- Anrich Nortje was quick to point out that his career-best figures on the opening day of the second Test against Sri Lanka was down to a collective effort.
- The 27-year-old quick had a particularly good ally in Wiaan Mulder, who's fine spell just before lunch changed the course of the day's play.
- Nortje is confident that his conditioning is optimal despite the effects of the Covid-19 pandemic and says he feels really fit.
Any great headline act needs a good supporting one, which is why Anrich Nortje had little hesitation crediting the Proteas' collective bowling effort - and Wiaan Mulder in particular - for his career-best effort on the opening day of the second Test against Sri Lanka at the Wanderers on Sunday.
The 27-year-old quick continued his love affair with the Bullring, harvesting a haul of 6/56 as the Islanders collapsed in their first innings after choosing to bat first.
His figures improved on the 5/110 he took at the venue against England last season.
Yet it was the canny seamers of Mulder that proved a major factor in allowing the South Africans to take control.
Things had looked a tad dicey as Sri Lankan opener Kusal Perera blazed his way to a 67-ball 60 in the first session before the 22-year-old all-rounder produced a stunning spell of 3/1 just before lunch to help the hosts regain the initiative.
Nortje ruthlessly pounced.
"Wiaan's been unbelievable for us in this series to date," he said.
"It's great to have a guy in a seam attack that can maintain decent pace, but still keep things accurate. I actually remember saying before this series that I felt a guy like Dwaine Pretorius fulfilled a similar role last season against England.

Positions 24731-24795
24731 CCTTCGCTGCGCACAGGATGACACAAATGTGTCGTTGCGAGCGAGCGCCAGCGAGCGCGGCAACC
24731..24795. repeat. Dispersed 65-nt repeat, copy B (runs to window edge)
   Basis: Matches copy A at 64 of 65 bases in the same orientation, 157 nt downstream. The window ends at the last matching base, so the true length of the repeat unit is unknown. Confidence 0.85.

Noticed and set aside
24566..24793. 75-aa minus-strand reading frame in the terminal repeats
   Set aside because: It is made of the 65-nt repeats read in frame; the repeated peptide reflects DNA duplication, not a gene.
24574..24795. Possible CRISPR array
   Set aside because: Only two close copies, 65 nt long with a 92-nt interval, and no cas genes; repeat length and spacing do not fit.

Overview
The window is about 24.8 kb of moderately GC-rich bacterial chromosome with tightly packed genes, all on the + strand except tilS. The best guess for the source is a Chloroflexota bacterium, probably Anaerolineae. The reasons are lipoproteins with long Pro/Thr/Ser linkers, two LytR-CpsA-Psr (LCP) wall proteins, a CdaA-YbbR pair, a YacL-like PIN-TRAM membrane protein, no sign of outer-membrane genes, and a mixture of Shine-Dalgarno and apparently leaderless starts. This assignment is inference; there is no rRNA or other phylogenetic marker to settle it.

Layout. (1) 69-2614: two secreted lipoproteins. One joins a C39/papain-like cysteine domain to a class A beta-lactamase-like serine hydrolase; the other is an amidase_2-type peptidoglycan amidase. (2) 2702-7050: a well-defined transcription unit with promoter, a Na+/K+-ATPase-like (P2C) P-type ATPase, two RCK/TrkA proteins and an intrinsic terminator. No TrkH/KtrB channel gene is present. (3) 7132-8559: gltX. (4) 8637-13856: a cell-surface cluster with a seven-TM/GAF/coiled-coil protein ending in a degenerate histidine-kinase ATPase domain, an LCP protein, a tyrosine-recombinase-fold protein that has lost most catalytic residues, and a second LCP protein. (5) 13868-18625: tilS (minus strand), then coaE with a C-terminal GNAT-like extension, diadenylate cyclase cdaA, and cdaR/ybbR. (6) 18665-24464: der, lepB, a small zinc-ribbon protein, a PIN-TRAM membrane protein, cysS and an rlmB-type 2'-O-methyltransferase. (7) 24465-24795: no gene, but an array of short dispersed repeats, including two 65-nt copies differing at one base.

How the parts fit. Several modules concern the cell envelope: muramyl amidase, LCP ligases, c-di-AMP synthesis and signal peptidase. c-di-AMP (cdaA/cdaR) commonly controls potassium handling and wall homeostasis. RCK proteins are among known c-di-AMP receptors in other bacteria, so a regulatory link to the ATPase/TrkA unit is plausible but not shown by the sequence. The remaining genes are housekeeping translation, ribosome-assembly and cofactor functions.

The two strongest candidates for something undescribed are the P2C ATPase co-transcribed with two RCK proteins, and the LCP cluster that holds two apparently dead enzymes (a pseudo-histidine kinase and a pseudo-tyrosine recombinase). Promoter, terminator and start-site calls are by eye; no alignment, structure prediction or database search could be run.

"I think I took most of my wickets in that series when I was bowling in tandem with him and now it's the same case with Wiaan. It's been a brilliant dynamic.
"When Wiaan comes on, he either takes a wicket or he allows the guy at the other end to do so. It's a great partnership to have. If he continues doing this, the rest of the attack's lives are going to get a lot easier."
Despite vividly showcasing that he put a lot of thought into his spells on Sunday, particularly post-lunch, Nortje believes that the key to success is simplicity.
"It's really about being tight and keeping things as simple as possible," he said.
"We don't try to go out and be elaborate. It's about staying in the channel and bowling a good line.
"When you keep doing that, you will eventually create opportunities because the runs are drying up."
Given the reservations that persist over the Covid-19 pandemic and it's effect on fitness, it's understandable that exponents like Nortje run the risk of falling foul of the injury curse.
Yet the paceman has seemingly emerged from lockdown stronger and clearly meaner too.
"I was fortunate enough to be able to move around a bit during that period and just try and prepare as normal as possible," said Nortje.
"That helped a lot. I also got a lot of overs under the belt at the IPL. I really didn't worry too much about my conditioning going into my first red-ball series of the season."